Top of the Hour, the third book in the Poppy McGuire Mystery Series, has Poppy and Alex delving into the world of talk radio with the murder of one of Sunset Ridge’s most famous people.
Controversy sells as much as sex, and nobody knows that better than the local radio morning DJ who loves to talk politics. His shows enrage people, but who hated him enough to shoot him point blank and leave him for dead in the woods outside of town?
Poppy and Alex have no shortage of suspects and for once aren’t at odds on who they like for the crime. This time, murder has brought with it a new love interest for Poppy, but her partner isn’t happy with this turn of events.
Will Alex lose Poppy, the one person he trusts in Sunset Ridge?
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Alex’s call came in just after seven PM, rousing me from a painfully dry article on winemaking I’d been trying to get through for the past two hours. I knew by the sound of his voice when he said my name that our newest case was no ordinary stolen decorative scarecrow taken from someone’s front porch. Jumping in my car, I raced up the road past the Hotel Piermont to a wooded area teenagers had long used as a not-so-secret place for their parties after football games and parked next to two police cruisers and the coroner’s van.
The air smelled earthy from the decaying red and yellow leaves that carpeted the ground beneath my feet. I loved this time of year for just that smell alone, but it was more than that. Autumn in Sunset Ridge wasn’t like it was in New England, where I was sure every picture ever taken of fall had been snapped. There as you crunched your way over fallen leaves, your cheeks were treated to the brisk wind and chilly weather and the nights got downright cold. The fall season in the mid-Atlantic region, on the other hand, was best described as the best of both summer and autumn. Our days still warmed to the high sixties and sometimes even the seventies, and nighttime temperatures made a sweater necessary but not much more.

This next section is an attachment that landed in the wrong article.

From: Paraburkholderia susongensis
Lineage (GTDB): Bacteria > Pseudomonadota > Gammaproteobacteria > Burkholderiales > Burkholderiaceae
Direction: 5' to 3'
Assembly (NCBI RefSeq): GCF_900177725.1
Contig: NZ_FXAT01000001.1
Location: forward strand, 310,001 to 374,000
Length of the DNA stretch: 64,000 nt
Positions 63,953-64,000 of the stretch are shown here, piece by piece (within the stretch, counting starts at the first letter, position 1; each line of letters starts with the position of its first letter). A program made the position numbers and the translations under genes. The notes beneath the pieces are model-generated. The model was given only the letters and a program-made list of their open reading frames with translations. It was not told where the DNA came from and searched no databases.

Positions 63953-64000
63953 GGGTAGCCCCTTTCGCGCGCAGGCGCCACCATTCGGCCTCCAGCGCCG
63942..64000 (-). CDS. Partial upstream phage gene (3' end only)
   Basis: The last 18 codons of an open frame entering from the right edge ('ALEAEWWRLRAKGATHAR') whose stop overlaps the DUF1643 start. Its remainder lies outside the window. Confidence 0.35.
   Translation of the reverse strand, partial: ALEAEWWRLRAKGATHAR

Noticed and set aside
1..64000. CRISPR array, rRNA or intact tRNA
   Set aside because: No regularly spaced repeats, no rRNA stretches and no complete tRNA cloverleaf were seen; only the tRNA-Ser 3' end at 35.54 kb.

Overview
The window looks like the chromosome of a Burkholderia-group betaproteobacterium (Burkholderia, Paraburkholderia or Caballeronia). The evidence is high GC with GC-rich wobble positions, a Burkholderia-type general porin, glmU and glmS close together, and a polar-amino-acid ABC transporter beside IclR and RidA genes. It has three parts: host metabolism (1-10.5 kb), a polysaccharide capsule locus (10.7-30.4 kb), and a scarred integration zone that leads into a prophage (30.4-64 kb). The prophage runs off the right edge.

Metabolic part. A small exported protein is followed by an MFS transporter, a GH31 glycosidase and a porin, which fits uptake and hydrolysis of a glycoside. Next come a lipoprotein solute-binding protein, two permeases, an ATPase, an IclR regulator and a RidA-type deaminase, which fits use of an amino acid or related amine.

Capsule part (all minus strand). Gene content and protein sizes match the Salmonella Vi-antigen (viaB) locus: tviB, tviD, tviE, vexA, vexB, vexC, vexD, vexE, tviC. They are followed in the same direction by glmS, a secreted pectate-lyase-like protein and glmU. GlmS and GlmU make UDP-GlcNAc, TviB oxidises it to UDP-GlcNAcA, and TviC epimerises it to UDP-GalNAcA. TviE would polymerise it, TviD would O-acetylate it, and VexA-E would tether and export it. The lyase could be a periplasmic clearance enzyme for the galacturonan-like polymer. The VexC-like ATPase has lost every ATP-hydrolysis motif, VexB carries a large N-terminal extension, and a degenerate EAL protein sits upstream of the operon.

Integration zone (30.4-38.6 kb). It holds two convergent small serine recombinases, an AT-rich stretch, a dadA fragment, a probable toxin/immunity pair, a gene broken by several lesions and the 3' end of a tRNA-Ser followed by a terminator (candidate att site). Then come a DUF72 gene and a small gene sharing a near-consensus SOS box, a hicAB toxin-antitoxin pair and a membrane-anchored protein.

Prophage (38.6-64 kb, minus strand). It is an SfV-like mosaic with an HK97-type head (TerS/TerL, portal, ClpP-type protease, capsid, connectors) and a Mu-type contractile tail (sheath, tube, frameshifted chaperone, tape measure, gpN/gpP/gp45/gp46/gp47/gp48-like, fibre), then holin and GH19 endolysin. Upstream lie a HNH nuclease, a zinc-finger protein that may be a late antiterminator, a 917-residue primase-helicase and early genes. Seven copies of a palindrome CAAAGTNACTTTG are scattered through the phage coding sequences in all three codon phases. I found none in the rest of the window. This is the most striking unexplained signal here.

It was with all these thoughts rambling through my brain that I trudged up the hill toward where Alex, Craig, and Donny stood surrounded by lights all focused on a spot just beyond them. As I reached the three men, I took a deep breath of that heady dead leaf smell and exhaled, surprised at how winded that short walk had left me.
“Whew. I need to get into shape, it seems. No more danishes from The Grounds from this point on,” I joked as Alex and Craig chuckled in response.
“At least you’re in better shape than this poor guy,” Alex said in a somber voice. “No more anything for him.”
I looked down at the ground and saw a man lying face down on his stomach about five feet away. Dressed in jeans, he also wore a dark sport coat with an unmistakable bullet hole and bloodstain through the center right between his shoulder blades. A white bullseye drawn around the hole directed my gaze to it immediately.
Turning to look at Alex, I asked, “Someone think we needed help figuring out what killed him? I’m feeling like we should be insulted.”
He gave me a tiny smile as he tried to remain more professional. “I think the killer had something else in mind. This is Lee Reynolds.”
My head pivoted back to look at the dead man in front of us and I stared down to see something familiar in the body. Lee Reynolds had been the local version of a morning shock jock on AM 790 WXSN for the past five or so years. Offending people on a daily basis had become his trademark. Now the bullseye made sense.
“Wow, I didn’t realize that before now. Did you ever listen to his show?”
Craig leaned around Alex and raised his hand. “I did every morning. It was pretty addictive, actually. I didn’t even agree with most of his opinions on anything, but after the first couple shows, I couldn’t stop myself from listening.”
Looking over at Craig and then over at me, Alex mumbled, “Yeah, like a verbal train wreck. It looks like we’re supposed to believe one of those people he angered with his opinions finally got to him.”
He stood silently looking down at our latest victim and shrugged. “I believe nothing right now other than Lee Reynolds is dead and someone shot him. Until I hear anything more, that’s all I can believe.”
Donny looked up from where he crouched next to the dead man and said, “Well, I can tell you it was a .38 that killed him and the murderer drew around the wound with what looks like regular sidewalk chalk like kids use to draw with.”